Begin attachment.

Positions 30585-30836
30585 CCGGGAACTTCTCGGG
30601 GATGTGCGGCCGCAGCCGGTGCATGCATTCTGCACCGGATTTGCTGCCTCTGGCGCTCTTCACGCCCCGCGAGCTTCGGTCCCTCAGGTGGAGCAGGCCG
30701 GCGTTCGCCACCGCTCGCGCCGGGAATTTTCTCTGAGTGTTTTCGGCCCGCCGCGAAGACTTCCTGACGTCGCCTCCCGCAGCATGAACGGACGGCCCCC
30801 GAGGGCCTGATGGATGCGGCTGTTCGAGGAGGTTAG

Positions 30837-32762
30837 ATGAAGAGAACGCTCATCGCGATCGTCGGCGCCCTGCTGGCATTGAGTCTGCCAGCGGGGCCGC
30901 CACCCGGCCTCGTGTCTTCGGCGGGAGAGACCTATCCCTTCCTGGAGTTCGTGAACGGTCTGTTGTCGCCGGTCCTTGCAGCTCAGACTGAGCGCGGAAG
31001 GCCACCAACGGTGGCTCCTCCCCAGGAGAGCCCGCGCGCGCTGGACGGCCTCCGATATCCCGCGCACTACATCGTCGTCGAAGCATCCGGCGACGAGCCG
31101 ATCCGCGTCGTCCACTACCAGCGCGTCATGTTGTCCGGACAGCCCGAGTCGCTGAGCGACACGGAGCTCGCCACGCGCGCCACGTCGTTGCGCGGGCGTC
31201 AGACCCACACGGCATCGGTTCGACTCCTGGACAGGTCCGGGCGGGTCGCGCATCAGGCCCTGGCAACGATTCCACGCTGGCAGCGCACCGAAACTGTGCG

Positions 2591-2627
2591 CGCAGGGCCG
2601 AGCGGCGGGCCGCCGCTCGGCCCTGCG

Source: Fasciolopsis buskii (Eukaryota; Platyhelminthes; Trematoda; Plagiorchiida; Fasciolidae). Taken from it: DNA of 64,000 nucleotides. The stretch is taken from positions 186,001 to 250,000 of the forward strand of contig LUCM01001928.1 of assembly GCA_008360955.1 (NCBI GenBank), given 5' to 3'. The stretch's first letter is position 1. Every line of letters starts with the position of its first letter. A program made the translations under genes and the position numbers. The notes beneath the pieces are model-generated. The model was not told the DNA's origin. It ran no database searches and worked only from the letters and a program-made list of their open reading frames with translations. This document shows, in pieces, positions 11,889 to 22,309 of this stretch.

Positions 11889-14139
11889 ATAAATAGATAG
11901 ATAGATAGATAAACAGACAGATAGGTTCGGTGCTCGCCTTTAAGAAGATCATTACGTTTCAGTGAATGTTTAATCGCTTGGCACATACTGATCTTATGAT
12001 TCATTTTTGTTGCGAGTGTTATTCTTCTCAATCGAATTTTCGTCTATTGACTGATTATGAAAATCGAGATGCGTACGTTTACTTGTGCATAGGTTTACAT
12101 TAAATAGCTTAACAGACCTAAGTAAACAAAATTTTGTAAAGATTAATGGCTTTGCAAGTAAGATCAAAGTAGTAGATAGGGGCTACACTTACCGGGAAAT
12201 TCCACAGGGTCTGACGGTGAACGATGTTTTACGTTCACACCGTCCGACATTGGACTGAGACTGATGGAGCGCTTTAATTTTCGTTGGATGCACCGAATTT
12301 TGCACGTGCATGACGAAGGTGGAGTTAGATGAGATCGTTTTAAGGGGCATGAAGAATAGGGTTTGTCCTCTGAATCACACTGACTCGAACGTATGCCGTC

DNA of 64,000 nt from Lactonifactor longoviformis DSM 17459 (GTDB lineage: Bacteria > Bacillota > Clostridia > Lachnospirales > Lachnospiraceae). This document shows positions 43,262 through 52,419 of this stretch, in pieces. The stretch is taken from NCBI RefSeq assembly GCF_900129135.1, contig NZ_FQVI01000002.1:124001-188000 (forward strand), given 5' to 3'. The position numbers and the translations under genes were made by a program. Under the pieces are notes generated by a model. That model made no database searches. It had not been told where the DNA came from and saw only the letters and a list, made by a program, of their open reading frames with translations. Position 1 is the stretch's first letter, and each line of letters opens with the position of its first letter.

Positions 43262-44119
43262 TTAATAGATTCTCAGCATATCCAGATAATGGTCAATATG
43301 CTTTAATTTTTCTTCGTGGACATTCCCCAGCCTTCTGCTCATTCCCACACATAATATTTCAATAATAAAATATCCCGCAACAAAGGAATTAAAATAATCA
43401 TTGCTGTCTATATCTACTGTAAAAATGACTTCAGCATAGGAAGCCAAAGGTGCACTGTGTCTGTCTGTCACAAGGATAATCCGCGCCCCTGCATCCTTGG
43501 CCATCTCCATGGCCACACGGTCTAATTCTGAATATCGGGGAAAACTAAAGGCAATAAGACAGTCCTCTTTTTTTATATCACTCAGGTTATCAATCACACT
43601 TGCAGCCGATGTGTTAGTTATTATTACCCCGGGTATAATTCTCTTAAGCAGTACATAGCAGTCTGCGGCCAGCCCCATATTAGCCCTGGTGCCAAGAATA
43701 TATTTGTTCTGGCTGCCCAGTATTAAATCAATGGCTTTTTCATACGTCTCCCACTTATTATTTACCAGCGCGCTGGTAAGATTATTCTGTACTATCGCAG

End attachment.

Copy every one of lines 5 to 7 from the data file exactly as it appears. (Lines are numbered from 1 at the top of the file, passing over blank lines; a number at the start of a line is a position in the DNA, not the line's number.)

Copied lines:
30801 GAGGGCCTGATGGATGCGGCTGTTCGAGGAGGTTAG

Positions 30837-32762
30837 ATGAAGAGAACGCTCATCGCGATCGTCGGCGCCCTGCTGGCATTGAGTCTGCCAGCGGGGCCGC